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Re: fsync error reporting

On Thu, Feb 18, 2021 at 11:00:15PM -0500, Mouse wrote:
 > > (3) I think the drawbacks of reporting user 1's I/O errors to user 2
 > > [...] mean that we should guarantee that I/O errors from *your*
 > > writes should be reported by *your* call to fsync.  [...]
 > > (3a) I don't think it's necessary to guarantee that I/O errors from
 > > other people's writes won't _also_ be reported by your fsync call,
 > > but I think any natural implementation that supports the prior
 > > guarantee will also have this property.
 > I'm not so sure.
 > A opens F
 > B opens F
 > A write()s 10 bytes at offset 10, thereby dirtying the block at offset 0
 > B write()s 10 bytes at offset 30, thereby dirtying the block at offset 0
 > Kernel now pushes the block at offset 0 and gets a hardware error
 > Now: which of the writes errored and thus should get an error at next
 > fsync?  A's?  B's?  Both?  If B's write is instead at offset 10, so it
 > completely overwrites A's, does that change your answer?
 > I think the only sane answer to the first question is "both".  This
 > then leaves open the question of how to ensure _both_ fsync()s error.
 > I don't see any particularly "natural" way to do that that won't also
 > report errors due to someone else's write.  Maybe I'm just missing
 > something.

Well, if both A and B update a block and then it errors on writeback,
both their writes failed, regardless of whether B overwrote A's data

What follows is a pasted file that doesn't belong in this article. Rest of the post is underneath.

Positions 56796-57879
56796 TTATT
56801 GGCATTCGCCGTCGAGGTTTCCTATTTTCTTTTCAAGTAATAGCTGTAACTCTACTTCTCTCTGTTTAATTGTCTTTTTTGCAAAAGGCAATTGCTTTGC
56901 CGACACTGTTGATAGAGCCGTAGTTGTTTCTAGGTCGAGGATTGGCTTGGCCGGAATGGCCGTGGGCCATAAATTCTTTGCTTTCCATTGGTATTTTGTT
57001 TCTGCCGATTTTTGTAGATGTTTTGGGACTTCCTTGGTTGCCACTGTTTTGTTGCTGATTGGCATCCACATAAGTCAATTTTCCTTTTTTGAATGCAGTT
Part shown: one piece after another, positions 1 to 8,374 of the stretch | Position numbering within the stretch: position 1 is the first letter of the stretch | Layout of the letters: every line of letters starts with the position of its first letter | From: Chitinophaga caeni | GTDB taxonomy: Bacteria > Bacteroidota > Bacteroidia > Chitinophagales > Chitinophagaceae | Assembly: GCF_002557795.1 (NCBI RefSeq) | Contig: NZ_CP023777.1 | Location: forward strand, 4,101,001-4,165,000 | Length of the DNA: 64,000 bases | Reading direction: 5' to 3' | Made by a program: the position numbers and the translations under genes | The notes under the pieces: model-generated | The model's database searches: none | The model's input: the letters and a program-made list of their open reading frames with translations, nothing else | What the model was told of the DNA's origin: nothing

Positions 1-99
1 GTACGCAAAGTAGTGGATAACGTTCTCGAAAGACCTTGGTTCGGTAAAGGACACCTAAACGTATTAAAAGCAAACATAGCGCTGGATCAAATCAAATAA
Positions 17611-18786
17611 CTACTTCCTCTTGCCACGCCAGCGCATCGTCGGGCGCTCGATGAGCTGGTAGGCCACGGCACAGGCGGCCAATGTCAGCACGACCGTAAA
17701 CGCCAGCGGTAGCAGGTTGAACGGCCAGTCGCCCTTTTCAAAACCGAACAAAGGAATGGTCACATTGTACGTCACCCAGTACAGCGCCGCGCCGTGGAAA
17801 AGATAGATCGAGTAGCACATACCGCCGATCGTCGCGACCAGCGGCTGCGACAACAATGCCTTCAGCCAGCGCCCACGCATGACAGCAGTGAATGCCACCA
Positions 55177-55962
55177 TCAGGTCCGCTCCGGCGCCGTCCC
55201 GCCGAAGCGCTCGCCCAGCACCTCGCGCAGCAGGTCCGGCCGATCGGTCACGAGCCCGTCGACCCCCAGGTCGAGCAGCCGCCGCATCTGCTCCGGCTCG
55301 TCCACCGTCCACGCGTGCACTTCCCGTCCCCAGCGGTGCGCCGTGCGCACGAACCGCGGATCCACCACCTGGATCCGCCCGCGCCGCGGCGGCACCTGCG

entirely or not. So I think reporting to both is correct. If they
write to different blocks, though, they won't see each others' errors
under the scheme I proposed.

 > > everything that process wrote is on disk,
 > That is probably unattainable, since I've seen it plausibly asserted
 > that some disks lie, reporting that writes are on the media when this
 > is not actually true.

Indeed. What I meant to say is that everything has been sent to disk,
as opposed to being accidentally skipped in the cache because the
buffer was busy, which will currently happen on some of the fsync

That's why flushing the disk-level caches was a separate point.

 > However, I think the kernel can be excused for believing a lie from the
 > device in that regard, especially since there really isn't much
 > alternative.


 > > (8) I'm not convinced that there's any real value in reporting
 > > exactly what blocks failed.
 > Is there any interface to do so via?

No; we'd have to make one up, which doesn't seem worthwhile.

David A. Holland

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